But, is all this really necessary? Or is this just techie talk, making us think we need something that we really don’t? Well, according to the recent report The State of Next-Generation Market- and Credit-Risk Analytics (May 2013, IBM and UBM Tech), “As the world economy struggles to recover, financial firms are cautiously taking steps to cope with ongoing market uncertainty by investing in new risk management practices that will help them lighten new regulatory capital burdens and support strategies for increasing their return on capital.” And these steps apparently include the need for new technology “that can handle the accelerating pace at which information is generated, processed and acted upon, and adopting new analytics and approaches that can deliver higher quality risk insights – which would help firms qualify for reductions in regulatory capital requirements under the Basel III accord and regional legislation such as the Dodd-Frank Act and the European Market Infrastructure Regulation (EMIR).”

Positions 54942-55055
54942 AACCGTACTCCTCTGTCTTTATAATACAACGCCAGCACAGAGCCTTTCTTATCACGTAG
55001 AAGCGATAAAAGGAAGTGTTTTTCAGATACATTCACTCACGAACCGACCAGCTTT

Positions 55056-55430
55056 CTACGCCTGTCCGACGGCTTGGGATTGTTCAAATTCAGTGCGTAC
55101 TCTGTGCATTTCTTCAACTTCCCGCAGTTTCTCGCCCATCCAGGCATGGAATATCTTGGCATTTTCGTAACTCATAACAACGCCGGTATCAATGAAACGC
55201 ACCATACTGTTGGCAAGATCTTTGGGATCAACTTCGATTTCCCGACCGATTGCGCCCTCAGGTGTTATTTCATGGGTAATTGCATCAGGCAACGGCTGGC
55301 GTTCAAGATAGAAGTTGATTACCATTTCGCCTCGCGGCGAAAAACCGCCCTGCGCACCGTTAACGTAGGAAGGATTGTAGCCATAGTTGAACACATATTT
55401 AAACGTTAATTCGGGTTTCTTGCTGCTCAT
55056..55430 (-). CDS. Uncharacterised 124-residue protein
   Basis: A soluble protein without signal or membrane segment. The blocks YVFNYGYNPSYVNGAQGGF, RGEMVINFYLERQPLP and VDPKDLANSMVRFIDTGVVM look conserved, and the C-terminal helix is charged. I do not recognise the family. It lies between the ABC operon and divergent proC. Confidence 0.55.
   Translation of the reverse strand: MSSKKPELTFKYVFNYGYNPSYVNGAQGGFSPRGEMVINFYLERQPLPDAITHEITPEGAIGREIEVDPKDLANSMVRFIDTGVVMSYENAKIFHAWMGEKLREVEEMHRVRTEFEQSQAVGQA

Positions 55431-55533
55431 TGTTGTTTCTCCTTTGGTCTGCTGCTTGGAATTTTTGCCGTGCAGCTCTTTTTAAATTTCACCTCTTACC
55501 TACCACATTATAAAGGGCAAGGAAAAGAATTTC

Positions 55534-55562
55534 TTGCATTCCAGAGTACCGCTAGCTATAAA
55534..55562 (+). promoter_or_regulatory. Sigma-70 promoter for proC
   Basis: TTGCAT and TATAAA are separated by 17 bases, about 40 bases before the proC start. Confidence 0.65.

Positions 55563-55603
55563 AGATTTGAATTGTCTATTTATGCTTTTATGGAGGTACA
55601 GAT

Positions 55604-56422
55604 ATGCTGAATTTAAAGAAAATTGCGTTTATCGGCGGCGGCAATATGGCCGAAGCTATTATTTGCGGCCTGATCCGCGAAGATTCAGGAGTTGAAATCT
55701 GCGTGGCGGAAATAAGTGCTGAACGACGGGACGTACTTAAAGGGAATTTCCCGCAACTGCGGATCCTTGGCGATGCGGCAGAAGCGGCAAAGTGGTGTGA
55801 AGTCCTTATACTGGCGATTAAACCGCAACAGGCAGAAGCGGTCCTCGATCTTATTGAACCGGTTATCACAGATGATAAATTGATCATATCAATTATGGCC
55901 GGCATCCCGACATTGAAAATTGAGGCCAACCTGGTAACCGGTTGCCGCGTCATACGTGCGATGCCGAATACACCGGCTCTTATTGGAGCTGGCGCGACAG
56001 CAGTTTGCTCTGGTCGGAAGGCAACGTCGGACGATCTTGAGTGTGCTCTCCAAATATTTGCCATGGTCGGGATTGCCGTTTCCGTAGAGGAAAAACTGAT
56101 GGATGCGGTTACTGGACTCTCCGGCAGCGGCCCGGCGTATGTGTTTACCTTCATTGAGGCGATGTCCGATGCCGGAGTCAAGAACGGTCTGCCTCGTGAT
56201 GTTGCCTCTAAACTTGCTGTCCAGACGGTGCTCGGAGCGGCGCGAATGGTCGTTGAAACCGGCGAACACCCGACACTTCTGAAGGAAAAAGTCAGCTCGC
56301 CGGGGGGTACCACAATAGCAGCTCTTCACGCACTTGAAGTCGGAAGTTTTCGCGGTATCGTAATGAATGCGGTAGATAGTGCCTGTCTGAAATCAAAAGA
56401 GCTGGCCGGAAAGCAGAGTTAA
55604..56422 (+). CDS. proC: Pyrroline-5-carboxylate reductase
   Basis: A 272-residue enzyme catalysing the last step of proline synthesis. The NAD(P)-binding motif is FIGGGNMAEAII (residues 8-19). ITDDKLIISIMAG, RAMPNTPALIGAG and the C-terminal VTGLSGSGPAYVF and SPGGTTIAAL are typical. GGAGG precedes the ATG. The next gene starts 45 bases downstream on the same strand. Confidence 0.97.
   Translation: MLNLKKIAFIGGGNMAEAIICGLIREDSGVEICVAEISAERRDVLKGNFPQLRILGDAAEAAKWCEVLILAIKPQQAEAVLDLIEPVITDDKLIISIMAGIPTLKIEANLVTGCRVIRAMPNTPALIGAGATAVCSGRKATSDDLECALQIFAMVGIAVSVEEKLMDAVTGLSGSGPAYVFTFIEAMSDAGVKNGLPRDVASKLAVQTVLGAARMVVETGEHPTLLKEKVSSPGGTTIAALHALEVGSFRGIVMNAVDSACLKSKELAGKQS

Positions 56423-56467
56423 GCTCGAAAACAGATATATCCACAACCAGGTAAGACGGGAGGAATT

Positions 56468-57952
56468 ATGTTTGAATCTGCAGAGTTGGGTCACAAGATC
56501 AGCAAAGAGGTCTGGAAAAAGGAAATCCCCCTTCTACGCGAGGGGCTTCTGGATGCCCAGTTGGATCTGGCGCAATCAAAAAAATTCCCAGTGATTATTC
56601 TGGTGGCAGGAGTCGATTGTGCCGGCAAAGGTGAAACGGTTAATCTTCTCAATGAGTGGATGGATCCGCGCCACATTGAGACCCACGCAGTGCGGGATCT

The report revealed that most of the financial organisations surveyed (180 capital markets banking and insurance professionals, including small and large firms, both buy-side and sell-side) were unable to run market and credit risk analytics as quickly as they wish they could across various segments, with many hoping to run them in real time or in less than an hour. They also would like to see their current analytics align with international standards, have better aggregation of data, and more secure control of data. Indeed, two years ago, most firms were struggling just to have enough computing power to perform various business analytics. According to the report, in 2010 approximately two-thirds of respondents lacked confidence that their current analytic platform would be able to keep up over time. Then, 20% of sell-side firms and 28% of buy-side firms said they never did liquidity risk analytics or only did them when asked. And 36% of buy-side respondents and 30% of sell-side firms ran counterparty risk analytics on an ad hoc basis or never ran them at all.